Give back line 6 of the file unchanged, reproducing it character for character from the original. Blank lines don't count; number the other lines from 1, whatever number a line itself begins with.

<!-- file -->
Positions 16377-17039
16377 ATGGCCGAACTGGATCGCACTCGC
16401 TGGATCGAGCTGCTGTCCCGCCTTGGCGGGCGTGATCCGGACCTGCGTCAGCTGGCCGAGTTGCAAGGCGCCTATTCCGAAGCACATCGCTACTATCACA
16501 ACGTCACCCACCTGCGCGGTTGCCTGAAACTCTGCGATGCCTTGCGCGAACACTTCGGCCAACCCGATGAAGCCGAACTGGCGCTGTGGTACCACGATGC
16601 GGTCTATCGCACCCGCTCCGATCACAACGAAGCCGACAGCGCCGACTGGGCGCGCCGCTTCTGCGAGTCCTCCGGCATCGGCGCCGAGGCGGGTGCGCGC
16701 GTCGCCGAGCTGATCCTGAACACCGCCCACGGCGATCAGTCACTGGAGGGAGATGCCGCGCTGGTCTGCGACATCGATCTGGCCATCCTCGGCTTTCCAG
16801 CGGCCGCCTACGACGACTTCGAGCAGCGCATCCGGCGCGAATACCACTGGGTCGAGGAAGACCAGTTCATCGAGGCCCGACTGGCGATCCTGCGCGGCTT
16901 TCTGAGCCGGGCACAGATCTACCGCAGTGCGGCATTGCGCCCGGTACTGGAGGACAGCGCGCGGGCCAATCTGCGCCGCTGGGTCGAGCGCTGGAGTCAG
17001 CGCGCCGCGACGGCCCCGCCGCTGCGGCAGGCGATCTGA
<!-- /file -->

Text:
16701 GTCGCCGAGCTGATCCTGAACACCGCCCACGGCGATCAGTCACTGGAGGGAGATGCCGCGCTGGTCTGCGACATCGATCTGGCCATCCTCGGCTTTCCAG